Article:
CLEVELAND -- Omar Vizquel was a defensive artist with a glove and he is currently an artist with a paint brush. Asked on Sunday afternoon how he might design a sculpture of himself, the former Indians shortstop flashed a smile.
"Maybe a barehand play," said Vizquel, raising his right arm with an invisible ball in hand.
Vizquel is not getting a statue like his former Indians teammate Jim Thome -- not yet, anyway -- but the 11-time Gold Glover and longtime Tribe shortstop will be inducted into the Indians Hall of Fame on June 21. Vizquel said he was amazed by the honor.
"It's a great piece of history for me that I got to be inducted in the Hall of Fame," Vizquel said, "especially here, where people relate to me as an Indian. When they talk about Omar Vizquel, they always relate the Indians with it. I played in Seattle for five years and I played with the Giants for four years, but I played 11 years here.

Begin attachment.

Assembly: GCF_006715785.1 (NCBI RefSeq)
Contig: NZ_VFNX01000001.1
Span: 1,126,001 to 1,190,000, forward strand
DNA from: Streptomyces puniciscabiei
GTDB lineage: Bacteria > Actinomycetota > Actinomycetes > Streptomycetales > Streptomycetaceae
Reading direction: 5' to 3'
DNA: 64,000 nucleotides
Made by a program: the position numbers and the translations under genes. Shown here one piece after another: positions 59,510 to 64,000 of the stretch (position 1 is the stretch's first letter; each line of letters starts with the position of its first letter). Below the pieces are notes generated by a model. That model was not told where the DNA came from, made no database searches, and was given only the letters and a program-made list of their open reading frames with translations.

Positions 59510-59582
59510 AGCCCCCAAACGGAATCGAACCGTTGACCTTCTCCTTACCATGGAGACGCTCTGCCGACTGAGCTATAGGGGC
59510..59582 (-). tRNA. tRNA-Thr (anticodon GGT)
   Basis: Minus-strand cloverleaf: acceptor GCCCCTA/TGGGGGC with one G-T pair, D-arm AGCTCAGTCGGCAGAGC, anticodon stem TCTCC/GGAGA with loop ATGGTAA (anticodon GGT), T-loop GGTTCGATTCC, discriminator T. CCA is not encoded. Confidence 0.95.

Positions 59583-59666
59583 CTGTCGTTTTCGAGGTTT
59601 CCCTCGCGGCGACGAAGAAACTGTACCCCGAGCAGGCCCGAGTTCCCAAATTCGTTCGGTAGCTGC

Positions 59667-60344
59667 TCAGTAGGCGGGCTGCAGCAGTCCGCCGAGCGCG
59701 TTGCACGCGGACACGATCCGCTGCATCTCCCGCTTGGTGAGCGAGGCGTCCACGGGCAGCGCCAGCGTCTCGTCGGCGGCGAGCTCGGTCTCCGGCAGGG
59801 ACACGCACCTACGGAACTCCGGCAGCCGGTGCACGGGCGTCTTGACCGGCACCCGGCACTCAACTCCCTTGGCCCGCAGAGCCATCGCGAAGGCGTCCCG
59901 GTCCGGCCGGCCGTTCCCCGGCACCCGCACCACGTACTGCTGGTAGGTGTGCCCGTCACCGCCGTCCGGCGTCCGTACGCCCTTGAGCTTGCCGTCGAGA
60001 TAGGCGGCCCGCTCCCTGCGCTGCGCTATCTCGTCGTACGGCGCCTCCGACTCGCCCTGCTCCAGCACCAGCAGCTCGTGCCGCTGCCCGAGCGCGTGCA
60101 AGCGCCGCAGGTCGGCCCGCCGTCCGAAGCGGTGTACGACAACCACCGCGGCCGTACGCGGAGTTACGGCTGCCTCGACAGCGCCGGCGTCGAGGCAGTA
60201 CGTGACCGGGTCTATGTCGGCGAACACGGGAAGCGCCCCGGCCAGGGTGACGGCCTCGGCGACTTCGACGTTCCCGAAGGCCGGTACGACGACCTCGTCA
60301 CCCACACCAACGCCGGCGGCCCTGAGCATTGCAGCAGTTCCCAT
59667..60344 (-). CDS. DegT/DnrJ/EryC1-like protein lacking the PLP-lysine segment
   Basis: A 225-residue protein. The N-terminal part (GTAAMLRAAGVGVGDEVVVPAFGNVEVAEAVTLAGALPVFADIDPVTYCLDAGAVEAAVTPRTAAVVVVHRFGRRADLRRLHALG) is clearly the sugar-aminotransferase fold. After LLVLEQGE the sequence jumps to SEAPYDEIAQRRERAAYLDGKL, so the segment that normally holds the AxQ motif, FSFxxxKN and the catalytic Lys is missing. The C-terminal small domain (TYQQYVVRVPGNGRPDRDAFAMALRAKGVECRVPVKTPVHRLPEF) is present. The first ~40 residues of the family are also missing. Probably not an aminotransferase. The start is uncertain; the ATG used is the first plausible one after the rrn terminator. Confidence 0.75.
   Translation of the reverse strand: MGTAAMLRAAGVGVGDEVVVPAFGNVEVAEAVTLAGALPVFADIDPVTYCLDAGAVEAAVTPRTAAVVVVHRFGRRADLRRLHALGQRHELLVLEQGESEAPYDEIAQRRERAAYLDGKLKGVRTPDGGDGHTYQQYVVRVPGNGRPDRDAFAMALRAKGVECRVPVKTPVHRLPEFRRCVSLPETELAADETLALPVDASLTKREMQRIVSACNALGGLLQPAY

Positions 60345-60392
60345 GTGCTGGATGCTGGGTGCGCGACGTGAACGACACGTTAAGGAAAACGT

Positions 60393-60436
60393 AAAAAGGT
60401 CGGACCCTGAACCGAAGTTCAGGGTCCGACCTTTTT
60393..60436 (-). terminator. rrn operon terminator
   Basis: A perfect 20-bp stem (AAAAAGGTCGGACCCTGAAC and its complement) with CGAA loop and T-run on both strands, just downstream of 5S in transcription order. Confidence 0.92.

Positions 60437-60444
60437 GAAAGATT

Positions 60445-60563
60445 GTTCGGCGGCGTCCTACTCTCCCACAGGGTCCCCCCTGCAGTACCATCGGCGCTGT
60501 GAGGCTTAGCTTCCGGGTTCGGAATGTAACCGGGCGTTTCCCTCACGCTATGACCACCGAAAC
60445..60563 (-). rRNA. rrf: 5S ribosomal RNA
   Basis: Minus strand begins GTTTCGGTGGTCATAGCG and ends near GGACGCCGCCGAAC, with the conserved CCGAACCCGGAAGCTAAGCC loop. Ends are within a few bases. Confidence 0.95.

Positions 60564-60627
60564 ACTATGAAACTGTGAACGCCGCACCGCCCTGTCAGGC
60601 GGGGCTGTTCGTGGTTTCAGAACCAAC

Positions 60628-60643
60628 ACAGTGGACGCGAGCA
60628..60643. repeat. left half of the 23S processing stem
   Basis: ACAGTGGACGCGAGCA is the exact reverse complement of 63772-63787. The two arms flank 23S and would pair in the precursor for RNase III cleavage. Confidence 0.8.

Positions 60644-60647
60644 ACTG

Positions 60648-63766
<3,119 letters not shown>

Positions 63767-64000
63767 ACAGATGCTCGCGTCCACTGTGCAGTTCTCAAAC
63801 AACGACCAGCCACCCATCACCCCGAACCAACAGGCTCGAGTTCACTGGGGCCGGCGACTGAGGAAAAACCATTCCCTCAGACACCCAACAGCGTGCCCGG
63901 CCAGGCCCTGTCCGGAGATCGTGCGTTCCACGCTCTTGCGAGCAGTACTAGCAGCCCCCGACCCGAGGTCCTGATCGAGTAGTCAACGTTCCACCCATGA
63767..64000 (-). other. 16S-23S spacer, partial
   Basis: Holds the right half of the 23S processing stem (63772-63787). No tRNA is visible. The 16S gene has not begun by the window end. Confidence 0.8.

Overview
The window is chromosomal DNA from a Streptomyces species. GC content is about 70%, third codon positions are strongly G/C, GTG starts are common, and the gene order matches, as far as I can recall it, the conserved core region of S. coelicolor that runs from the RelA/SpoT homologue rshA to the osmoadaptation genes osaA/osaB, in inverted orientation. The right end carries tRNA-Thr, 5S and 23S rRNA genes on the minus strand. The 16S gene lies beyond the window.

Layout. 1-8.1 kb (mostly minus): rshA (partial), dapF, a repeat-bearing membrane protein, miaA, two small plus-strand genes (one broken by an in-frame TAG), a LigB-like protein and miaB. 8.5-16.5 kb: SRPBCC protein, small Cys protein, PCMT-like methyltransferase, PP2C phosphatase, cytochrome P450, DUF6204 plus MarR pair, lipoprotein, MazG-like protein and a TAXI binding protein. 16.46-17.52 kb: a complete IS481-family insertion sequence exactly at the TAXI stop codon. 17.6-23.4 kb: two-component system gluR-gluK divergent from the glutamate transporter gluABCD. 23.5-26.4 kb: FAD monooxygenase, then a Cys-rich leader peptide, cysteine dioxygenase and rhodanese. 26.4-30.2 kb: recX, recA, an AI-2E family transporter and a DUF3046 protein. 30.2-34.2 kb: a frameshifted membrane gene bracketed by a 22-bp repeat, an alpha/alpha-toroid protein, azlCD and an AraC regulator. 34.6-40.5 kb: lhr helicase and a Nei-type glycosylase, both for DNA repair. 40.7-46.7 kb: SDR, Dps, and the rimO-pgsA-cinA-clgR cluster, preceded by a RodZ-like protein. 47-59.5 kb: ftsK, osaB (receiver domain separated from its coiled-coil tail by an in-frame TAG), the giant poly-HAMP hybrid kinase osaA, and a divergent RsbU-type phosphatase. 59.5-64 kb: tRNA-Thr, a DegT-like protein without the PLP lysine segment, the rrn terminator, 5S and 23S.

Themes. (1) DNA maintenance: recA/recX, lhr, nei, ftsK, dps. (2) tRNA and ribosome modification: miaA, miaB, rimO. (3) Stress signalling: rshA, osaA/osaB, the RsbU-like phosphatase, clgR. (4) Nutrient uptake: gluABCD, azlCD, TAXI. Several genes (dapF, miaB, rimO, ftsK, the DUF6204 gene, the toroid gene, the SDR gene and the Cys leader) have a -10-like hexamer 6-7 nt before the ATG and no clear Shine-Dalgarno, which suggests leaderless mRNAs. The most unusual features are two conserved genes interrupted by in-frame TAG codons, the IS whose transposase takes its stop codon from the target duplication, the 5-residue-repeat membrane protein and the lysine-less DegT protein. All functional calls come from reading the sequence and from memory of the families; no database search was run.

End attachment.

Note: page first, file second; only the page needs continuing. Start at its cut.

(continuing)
"This is where I really established myself. I'm so happy that it happened here with the Indians."
Vizquel played in parts of 24 seasons with the Mariners, Indians, Giants, Rangers, White Sox and Blue Jays, amassing 2,877 hits along the way. Among Major League shortstops, Vizquel is the all-time leader in double plays turned (1,734), games played (2,709) and fielding percentage (.985).
Vizquel -- currently the first-base coach for the Tigers -- will become eligible for baseball's Hall of Fame in 2018, along with Thome.
"I never really pictured myself as a Hall of Famer," Vizquel said. "I really have some great numbers out there, and if people can recognize that and put me in that spot, it'd be amazing. ... Obviously, just being in the Cleveland Indians Hall of Fame is a little step that they can recognize, and maybe someday they can vote for me."
Vizquel also has dreams of one day working as a manager in the big leagues.
"That's going to be the final goal," said Vizquel, who worked as a roving infield instructor for the Angels last season. "I think it's great that I have this opportunity now with the Detroit Tigers to experience some of the things that go on behind the doors."